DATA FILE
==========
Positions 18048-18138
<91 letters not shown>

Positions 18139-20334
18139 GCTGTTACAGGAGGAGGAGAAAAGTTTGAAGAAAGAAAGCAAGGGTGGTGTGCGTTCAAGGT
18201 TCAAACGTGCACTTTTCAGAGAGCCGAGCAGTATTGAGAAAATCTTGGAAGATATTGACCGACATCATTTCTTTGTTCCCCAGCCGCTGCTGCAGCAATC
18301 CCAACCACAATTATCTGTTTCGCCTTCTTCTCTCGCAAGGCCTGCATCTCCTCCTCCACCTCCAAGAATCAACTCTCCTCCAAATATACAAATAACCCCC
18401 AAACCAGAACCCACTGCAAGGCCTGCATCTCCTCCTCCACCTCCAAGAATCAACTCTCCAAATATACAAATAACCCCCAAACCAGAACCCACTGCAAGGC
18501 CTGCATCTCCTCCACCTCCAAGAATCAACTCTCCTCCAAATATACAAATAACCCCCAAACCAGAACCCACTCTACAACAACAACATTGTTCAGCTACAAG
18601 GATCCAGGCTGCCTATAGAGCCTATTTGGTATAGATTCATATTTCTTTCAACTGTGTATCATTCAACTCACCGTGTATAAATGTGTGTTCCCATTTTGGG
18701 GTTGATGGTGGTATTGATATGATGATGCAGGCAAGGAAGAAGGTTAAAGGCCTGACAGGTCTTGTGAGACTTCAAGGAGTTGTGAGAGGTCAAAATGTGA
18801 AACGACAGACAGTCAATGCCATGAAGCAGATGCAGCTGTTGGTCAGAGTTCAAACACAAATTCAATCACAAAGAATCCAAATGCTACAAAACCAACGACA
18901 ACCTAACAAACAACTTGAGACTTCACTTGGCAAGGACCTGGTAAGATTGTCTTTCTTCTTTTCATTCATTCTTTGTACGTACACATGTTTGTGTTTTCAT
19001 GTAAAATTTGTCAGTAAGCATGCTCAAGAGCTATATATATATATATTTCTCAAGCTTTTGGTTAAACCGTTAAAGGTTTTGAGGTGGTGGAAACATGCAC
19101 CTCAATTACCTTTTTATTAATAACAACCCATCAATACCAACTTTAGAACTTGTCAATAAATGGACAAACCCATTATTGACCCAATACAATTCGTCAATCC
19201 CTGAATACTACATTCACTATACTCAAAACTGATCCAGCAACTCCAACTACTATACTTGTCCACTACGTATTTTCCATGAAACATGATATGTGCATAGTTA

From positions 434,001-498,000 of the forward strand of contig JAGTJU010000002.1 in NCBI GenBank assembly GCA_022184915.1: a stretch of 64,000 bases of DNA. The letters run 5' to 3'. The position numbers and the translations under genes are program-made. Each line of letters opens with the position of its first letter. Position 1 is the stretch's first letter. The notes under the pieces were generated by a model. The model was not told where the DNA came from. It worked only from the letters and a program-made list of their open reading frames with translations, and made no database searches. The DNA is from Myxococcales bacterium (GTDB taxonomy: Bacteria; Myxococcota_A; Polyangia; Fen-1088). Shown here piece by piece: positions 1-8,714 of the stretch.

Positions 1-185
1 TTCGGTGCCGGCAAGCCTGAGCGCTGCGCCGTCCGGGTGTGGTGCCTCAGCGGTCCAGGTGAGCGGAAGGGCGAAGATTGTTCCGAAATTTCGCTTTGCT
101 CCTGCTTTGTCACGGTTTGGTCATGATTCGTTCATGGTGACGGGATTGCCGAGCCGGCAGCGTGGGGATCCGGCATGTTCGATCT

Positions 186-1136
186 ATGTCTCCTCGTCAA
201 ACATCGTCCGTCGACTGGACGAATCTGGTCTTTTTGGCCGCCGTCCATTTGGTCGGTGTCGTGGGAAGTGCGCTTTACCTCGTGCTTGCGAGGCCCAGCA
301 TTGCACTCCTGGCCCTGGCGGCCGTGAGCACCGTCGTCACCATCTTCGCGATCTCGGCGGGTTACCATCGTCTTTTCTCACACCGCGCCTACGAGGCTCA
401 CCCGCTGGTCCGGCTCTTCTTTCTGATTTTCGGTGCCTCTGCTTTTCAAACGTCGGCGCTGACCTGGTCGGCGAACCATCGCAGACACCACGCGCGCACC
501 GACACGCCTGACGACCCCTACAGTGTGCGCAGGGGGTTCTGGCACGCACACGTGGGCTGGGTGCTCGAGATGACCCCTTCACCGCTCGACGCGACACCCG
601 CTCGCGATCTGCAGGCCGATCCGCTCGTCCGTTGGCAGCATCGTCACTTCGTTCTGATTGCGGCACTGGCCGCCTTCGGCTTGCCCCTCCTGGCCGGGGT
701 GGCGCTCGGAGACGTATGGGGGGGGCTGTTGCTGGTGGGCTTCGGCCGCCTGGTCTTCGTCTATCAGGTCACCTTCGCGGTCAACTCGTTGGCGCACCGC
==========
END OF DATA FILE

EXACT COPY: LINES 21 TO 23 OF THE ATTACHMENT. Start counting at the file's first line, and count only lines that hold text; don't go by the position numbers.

186 ATGTCTCCTCGTCAA
201 ACATCGTCCGTCGACTGGACGAATCTGGTCTTTTTGGCCGCCGTCCATTTGGTCGGTGTCGTGGGAAGTGCGCTTTACCTCGTGCTTGCGAGGCCCAGCA
301 TTGCACTCCTGGCCCTGGCGGCCGTGAGCACCGTCGTCACCATCTTCGCGATCTCGGCGGGTTACCATCGTCTTTTCTCACACCGCGCCTACGAGGCTCA